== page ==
3. Declarative

Do or do not, there is no try. This is especially true when making promises! Intentions are not promises. “I will…” or “I will if…” are promises. “I hope to…” or “I will try to…” are not promises. Make sure that your promises are full commitments and own the responsibility of making sure that promise is fulfilled.

4. Voluntary

Promises are only valuable when the person makes them voluntarily, knowing that they have a choice in the matter. Promises made under coercion are not helpful. The person making the promise needs to agree to own that responsibility, not feel like the responsibility was forced upon them.

5. Valuable

Is the task you are promising to complete providing value to the project, or is it unnecessary and wasteful? Remember that promises should be made with the CoS in mind and should be worth the time it will take to complete.

How to Track and Keep Promises

In Lean, reliable promises are most associated with the Last Planner System® (LPS®). Promises are a key component to the first three levels of LPS, which includes pull-planning (should), make-ready planning (can), and weekly work planning (will).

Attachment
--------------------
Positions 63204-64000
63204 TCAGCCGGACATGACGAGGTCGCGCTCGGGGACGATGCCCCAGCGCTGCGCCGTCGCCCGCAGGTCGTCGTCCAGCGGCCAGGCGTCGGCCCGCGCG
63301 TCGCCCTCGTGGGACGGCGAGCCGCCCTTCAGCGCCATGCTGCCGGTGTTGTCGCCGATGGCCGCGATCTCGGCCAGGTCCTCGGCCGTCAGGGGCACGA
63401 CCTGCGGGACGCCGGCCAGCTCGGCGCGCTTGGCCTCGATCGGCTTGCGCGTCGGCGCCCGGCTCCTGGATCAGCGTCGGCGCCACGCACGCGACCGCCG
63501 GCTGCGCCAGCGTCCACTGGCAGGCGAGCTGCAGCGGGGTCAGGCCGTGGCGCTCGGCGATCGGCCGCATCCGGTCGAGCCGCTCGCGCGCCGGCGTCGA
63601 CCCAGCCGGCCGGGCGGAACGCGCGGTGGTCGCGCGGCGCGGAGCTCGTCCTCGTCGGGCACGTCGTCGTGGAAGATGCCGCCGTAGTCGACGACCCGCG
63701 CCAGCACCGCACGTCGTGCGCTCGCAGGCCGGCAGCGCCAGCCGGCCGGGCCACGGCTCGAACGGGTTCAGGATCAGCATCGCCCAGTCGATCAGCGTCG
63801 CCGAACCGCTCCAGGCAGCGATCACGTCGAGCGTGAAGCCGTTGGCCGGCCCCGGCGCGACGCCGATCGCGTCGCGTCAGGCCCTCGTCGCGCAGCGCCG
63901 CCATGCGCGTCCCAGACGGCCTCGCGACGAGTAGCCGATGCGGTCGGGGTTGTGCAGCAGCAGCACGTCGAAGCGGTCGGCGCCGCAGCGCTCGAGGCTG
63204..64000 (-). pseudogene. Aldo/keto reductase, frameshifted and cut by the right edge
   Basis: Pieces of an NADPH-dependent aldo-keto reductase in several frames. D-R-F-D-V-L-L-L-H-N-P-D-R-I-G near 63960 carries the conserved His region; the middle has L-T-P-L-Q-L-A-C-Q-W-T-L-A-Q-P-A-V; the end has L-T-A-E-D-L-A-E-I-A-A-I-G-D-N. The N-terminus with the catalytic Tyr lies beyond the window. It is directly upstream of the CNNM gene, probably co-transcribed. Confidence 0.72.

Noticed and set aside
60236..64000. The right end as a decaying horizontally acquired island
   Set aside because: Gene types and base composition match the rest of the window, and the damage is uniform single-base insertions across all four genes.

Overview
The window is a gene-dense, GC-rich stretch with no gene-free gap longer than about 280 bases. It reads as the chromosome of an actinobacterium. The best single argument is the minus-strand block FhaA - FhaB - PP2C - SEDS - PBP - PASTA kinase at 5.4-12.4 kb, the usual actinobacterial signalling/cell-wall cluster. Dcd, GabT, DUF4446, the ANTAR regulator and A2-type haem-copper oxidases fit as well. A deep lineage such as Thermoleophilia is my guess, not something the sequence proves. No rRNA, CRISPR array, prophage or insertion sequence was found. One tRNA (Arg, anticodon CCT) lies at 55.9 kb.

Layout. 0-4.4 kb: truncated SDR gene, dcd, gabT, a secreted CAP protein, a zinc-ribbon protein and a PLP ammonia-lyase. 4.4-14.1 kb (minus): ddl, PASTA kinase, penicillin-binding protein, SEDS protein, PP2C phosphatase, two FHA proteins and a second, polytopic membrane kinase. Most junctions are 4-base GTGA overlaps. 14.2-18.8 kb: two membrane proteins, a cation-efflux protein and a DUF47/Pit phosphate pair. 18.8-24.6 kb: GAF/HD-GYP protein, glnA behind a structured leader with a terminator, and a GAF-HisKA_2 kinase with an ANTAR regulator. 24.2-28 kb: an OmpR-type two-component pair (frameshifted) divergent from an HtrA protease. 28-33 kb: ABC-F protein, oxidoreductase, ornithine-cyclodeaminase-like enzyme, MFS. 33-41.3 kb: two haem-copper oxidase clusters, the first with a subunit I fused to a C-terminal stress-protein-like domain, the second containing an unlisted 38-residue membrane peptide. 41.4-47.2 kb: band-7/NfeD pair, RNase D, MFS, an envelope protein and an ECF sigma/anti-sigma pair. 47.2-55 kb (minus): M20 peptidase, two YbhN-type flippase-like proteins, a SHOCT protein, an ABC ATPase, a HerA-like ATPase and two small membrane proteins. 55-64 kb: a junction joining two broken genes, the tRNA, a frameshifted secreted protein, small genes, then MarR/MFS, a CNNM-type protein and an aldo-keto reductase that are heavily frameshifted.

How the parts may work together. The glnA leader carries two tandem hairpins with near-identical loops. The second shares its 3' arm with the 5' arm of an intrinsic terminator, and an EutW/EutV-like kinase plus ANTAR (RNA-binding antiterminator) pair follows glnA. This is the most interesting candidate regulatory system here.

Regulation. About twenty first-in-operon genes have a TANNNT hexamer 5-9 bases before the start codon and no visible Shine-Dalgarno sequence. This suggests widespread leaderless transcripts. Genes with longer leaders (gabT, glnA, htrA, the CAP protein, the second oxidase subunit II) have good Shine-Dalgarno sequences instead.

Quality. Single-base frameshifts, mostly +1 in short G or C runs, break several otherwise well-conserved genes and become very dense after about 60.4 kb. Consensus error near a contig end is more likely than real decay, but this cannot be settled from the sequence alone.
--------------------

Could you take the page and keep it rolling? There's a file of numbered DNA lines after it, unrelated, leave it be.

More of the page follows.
When using LPS, team members make promises to one another about work they are planning to accomplish during a set timeframe (usually, this is concerning work to be done before the next daily huddle or weekly work meeting, though promises can also be made further in advance).

During these daily huddles and weekly work meetings, team members review the promises they made during previous conversations and note which ones they were able to complete, and which ones they were not able to complete and why. In some cases, root cause analysis may be necessary to determine the breakdown that prevented the promise from being followed through on.

By making, keeping, and tracking promises diligently, work becomes far more predictable for all parties involved. Team members will understand each other’s responsibilities and will know with a high degree of certainty when and how that work will be completed, allowing them to plan their own work around that.

Learn the Last Planner System

The Lean Construction Institute is committed to transforming the design and construction industry by providing Lean educational resources, conducting field research, and facilitating local and national Lean events. Explore the supplementary resources below to further your understanding of The Last Planner System.